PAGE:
• When .Net 2003 was released, anyone who bought .Net 2002 recieved a free copy.

    Will the same thing apply for VS "Orcas", in regards to VS 2005 users?

    I really don't want to shell out another $900 for it.


  • Hi Steve,

    I'm not sure of the exact details, but I know that there will be an upgrade price/offer for existing VS 2005 users.

    Note: In general if you have any existing Microsoft product, you should never have to pay full price when the next release comes out.



  • Looks great! I cannot wait until I can get my hand on a copy and begin to play around with it.

  • Hi Scott - Thanks for the great post!

    2 questions:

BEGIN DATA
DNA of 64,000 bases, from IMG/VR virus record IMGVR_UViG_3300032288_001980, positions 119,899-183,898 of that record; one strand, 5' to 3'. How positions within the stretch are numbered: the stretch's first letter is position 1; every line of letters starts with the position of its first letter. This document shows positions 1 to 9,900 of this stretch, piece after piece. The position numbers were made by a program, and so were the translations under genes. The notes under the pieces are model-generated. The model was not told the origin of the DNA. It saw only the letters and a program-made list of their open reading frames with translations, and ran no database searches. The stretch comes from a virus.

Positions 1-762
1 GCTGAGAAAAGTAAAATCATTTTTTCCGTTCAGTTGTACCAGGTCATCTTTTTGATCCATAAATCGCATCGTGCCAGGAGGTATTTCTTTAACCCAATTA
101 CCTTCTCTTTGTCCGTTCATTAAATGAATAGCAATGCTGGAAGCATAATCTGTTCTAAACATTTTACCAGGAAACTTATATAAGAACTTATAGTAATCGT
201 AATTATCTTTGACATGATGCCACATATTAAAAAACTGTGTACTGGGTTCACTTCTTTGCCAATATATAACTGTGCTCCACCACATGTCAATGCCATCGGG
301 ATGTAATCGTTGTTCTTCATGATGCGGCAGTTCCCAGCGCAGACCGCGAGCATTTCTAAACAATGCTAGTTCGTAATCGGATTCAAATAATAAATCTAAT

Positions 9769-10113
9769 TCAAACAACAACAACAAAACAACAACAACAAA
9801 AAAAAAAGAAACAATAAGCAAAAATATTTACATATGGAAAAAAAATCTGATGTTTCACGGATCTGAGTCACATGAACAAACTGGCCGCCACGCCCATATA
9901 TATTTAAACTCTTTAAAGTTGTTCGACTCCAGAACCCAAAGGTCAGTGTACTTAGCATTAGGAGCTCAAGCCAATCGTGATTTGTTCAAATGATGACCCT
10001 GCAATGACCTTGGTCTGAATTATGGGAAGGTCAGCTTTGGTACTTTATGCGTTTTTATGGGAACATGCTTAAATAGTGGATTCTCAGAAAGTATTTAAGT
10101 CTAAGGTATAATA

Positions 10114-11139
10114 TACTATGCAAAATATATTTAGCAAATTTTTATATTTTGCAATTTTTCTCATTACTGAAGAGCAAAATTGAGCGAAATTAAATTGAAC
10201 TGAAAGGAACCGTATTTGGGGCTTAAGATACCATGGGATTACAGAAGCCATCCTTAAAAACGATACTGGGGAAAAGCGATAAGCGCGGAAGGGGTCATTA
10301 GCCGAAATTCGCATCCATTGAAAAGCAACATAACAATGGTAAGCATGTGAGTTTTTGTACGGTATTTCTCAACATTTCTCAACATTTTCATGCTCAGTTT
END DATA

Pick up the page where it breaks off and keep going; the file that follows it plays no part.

1. You didn't mention BLINQ? Will there be a visual wizard for BLINQ included with Orcas?

    2. Are you attending the MVP Summit next week?


  • First of all these features look great.

    One thing that currently happens with js intelisence (out of the box) that is really annoying :) is that inline (in an html or aspx file ) js intelisence will give basic functionality, but actually working in an external .js file will not give any form of intelisence at all.

    will this still be the case in the improved js intellisence ?

  • Scott,

    Thanks for the info and many answers. I'm looking forward to the Express version, as I'm sure many in my company are (actually I think most full time developers use the full client, not the Express version).

  • Hi Jason,

    That is a very good question - I just forwarded it to the team to ask.



  • Will nulls still be a nailed on afterthought kludge?
    Or will I be able to read data and put it into internal variables without having to write my own nullabledatareader class?

  • How about empty gridviews?